It can’t be easy living in the shadow of a success in your chosen field, let alone two. For screenwriter Nick Reiner, those shadows would be father Rob Reiner and grandfather Carl Reiner, both of whom have made legendary contributions to film and television. Those are some major shadows, and while Reiner has the help of his father in getting Being Charlie to the big screen, it makes this otherwise well-worn story feel like something that got made solely because of that connection.
Being Charlie explores a path to overcoming drug addiction for its titular character, a privileged, rich white kid whose behavior is appalling whether or not he’s high. Or, as Charlie (Nick Robinson) refers to himself, a kid with a silver spoon that he uses for heroin. He’s all too fine with destroying property as he leaves rehab or stealing drugs from an old woman. He’s clearly smart, and uses his sharp wit to eviscerate his parents and anyone else who might try to help.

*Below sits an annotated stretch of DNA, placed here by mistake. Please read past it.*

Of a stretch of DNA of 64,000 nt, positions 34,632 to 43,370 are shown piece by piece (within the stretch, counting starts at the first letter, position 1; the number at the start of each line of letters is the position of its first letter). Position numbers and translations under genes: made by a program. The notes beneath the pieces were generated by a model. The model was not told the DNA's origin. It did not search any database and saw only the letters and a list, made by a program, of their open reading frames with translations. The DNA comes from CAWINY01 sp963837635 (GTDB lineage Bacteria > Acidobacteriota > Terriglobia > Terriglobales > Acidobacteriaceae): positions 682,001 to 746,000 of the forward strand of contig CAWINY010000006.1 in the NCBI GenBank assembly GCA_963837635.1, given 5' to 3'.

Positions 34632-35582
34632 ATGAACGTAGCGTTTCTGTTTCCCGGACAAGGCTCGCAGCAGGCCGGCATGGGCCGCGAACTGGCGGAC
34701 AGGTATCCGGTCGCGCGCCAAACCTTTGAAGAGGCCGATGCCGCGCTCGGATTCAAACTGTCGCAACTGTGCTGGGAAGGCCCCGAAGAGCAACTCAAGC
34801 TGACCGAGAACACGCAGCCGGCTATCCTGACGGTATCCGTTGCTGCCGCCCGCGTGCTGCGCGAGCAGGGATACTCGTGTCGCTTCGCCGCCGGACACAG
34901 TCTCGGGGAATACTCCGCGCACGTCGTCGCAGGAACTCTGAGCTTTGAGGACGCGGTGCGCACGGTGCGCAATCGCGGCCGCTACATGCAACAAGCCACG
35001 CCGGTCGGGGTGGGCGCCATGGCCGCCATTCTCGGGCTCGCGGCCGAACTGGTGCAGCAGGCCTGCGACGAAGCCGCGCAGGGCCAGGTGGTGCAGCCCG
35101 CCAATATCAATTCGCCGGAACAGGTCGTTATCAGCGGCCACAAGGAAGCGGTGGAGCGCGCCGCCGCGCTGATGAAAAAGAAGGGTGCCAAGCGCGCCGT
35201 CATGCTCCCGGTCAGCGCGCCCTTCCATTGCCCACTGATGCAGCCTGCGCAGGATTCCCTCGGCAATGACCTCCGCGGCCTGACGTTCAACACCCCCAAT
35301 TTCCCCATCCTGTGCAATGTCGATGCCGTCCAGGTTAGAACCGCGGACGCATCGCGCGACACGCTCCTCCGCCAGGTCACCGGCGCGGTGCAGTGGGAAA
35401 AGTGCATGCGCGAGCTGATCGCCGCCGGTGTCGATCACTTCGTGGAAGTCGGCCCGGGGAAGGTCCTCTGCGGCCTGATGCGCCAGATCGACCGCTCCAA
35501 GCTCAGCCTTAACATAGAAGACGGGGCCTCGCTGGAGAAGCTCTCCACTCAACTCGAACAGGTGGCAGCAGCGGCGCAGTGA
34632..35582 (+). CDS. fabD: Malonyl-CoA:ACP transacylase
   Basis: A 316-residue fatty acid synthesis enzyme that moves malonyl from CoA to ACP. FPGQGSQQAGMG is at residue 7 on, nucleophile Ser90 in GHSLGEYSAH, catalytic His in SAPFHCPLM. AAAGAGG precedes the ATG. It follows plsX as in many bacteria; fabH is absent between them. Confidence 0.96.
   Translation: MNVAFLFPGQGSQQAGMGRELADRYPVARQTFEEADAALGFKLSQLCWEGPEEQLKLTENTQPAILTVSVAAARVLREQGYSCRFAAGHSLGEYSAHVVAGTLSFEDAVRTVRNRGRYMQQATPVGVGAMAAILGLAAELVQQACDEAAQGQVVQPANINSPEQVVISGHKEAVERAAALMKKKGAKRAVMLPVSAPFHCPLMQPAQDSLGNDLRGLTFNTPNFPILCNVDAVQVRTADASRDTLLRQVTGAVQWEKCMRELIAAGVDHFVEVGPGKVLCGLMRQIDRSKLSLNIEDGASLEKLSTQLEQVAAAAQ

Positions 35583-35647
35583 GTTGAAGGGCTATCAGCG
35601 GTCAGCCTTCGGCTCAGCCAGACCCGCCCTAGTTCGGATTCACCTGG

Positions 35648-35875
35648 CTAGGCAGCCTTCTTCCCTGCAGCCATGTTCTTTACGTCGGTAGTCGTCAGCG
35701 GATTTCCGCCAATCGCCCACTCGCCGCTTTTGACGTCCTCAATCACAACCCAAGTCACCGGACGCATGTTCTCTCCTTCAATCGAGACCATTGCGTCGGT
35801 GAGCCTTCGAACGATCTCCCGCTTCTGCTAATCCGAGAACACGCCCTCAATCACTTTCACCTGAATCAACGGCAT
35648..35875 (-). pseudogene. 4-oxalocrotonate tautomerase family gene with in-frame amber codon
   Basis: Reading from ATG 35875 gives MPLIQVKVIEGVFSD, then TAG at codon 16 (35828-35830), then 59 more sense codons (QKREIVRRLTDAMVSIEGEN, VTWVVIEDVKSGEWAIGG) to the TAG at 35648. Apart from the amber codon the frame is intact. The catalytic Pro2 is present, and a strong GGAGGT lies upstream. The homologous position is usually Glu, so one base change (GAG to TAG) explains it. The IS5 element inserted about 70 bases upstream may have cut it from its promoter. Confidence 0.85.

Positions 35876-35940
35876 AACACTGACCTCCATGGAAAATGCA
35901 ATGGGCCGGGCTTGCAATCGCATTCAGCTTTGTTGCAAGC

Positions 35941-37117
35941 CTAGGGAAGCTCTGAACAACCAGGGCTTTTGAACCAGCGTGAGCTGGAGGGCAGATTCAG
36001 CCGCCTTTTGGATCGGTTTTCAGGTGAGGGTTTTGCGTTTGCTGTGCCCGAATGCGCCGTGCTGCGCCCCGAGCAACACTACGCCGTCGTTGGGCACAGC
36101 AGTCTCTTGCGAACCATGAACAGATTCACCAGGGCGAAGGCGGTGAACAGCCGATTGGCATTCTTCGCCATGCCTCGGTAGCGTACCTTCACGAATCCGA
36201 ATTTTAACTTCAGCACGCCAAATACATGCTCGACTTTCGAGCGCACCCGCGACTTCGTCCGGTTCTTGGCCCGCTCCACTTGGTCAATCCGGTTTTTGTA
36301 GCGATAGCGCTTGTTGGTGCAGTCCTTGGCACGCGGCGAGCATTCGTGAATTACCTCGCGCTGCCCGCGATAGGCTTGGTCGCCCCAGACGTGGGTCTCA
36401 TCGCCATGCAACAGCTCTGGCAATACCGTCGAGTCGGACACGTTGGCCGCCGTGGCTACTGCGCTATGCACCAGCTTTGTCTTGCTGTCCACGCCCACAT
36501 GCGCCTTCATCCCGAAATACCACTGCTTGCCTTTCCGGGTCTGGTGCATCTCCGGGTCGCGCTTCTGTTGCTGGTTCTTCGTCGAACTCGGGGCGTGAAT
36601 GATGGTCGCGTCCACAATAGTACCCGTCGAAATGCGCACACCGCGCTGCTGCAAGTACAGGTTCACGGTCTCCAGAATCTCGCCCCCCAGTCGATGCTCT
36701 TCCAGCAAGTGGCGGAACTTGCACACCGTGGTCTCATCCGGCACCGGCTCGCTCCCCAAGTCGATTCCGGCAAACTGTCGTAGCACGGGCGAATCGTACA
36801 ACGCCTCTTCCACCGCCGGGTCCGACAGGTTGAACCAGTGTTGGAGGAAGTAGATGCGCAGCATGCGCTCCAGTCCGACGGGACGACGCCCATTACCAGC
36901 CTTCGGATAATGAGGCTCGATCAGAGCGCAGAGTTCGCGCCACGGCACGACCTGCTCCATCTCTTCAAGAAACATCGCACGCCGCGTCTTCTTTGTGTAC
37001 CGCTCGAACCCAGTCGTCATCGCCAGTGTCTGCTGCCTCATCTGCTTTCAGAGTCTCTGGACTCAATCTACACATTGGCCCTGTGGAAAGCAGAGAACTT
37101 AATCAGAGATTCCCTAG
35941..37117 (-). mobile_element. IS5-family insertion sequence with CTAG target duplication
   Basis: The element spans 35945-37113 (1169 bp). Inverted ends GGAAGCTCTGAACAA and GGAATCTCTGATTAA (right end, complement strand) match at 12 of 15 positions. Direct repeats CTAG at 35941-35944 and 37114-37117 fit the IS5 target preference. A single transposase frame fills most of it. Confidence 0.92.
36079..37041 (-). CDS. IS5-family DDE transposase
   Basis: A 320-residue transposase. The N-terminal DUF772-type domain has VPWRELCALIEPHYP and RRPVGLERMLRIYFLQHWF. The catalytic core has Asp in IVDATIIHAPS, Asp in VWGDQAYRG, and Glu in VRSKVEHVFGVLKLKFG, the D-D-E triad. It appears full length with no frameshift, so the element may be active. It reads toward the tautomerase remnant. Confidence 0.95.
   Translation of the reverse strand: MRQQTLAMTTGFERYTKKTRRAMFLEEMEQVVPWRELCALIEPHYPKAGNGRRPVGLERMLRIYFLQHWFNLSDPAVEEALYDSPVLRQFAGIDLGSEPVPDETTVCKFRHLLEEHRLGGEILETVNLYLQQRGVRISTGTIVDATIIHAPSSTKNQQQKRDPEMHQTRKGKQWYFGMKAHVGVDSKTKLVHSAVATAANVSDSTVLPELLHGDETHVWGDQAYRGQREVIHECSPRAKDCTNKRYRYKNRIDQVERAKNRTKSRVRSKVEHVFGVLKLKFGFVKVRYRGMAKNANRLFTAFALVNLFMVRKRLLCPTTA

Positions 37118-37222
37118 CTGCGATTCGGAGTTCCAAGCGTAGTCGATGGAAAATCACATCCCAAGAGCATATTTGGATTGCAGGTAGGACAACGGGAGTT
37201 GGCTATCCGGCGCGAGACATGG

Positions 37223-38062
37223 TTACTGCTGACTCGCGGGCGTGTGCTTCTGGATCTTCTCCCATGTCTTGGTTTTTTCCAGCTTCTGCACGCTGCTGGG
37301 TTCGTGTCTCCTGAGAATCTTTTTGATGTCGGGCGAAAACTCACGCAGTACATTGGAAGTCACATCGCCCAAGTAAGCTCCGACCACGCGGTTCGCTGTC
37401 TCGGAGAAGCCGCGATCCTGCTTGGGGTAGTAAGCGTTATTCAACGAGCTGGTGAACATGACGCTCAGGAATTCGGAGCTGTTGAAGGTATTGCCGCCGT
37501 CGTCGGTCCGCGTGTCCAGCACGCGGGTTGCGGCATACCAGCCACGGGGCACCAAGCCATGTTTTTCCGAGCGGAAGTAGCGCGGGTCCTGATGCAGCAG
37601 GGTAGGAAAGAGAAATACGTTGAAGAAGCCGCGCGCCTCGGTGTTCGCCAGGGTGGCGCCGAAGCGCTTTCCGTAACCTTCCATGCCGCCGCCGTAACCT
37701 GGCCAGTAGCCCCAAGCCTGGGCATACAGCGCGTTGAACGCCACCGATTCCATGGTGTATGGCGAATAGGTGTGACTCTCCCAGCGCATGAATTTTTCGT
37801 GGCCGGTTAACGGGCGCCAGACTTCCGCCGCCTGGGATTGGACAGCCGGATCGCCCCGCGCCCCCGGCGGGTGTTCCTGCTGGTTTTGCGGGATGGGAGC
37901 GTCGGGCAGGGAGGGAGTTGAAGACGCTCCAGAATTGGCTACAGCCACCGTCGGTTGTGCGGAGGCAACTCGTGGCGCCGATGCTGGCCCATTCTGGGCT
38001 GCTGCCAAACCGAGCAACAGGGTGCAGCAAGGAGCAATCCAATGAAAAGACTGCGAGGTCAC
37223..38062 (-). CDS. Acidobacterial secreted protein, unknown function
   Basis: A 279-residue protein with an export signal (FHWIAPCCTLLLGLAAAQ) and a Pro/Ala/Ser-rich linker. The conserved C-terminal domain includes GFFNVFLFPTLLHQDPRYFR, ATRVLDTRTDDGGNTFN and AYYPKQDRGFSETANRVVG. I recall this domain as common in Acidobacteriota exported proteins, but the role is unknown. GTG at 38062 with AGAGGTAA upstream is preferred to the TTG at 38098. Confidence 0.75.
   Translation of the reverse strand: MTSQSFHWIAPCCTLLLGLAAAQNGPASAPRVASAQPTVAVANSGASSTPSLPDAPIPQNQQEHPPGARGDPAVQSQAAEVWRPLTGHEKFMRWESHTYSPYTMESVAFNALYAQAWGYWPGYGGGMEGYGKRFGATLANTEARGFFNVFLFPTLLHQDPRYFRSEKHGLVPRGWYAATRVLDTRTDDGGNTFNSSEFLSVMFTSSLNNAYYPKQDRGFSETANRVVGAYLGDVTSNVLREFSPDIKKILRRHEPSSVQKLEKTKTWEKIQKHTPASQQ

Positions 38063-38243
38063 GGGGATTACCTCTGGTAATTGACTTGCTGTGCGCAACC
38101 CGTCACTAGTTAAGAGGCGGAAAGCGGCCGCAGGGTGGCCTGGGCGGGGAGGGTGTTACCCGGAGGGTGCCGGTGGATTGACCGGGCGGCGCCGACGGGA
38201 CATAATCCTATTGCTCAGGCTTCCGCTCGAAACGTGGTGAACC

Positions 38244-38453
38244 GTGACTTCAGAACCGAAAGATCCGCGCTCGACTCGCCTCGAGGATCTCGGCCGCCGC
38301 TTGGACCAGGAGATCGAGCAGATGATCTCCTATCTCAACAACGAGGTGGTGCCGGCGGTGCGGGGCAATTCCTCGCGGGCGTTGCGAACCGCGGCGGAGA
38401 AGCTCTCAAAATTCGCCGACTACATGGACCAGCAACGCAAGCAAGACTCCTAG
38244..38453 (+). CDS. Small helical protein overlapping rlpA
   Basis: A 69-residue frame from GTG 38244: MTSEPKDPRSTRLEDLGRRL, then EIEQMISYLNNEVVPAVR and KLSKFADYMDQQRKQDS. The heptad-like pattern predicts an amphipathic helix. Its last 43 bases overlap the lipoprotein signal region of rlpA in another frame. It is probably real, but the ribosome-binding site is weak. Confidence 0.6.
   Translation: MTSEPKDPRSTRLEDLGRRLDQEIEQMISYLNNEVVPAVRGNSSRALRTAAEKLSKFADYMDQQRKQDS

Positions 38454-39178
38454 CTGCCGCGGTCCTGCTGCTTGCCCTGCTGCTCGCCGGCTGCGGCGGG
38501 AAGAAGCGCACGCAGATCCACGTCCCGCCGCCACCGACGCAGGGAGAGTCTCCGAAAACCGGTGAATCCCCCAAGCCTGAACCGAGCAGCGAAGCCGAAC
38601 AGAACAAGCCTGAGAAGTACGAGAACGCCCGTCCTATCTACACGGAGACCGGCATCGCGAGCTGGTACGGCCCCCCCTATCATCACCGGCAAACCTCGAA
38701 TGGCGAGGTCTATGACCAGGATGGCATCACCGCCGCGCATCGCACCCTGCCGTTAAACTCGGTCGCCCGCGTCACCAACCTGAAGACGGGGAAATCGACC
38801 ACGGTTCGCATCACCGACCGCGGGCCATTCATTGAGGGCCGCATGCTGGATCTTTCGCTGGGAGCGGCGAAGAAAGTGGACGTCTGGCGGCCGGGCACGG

Charlie’s famous father David (Cary Elwes), a former movie star running for governor of California, gives him an ultimatum: rehab or the streets. Charlie chooses rehab, where he almost instantly meets a girl named Eva (Morgan Saylor). Rather quickly, Charlie rushes through rehab and into a halfway house – and into a heavy romance with Eva. Recovery isn’t Charlie’s goal, though. It’s sleeping with Eva instead. Once this eventually happens, the film focuses on the relationship that’s really at the core of the story: the relationship between Charlie and David.
It’s a relationship that’s hard to root for, in any case. As much as Charlie may be annoying, David is presented as someone so ambitious about his career, he’s practically a villain. The two snipe at each other before an ending that feels unearned. And given that Being Charlie has some roots in Nick Reiner’s life – Reiner is a recovering drug addict who was estranged from his father for years – it’s easy to understand why that ending was wanted, but the path there just doesn’t work.
Being Charlie isn’t wholly unwatchable. Nick Robinson, who did solid work with The Kings of Summer and Jurassic World, does his best with the character, and he’s surrounded by a largely capable supporting cast. But it’s hard to make a bad script sound good. Given that Nick and Rob Reiner worked on this film together, it’s clear that the two have made up, which is great of course. But that behind-the-scenes bit of healing doesn’t make this film not work. It needed better guidance with its script, at the very least. Good intentions don’t make for a good film.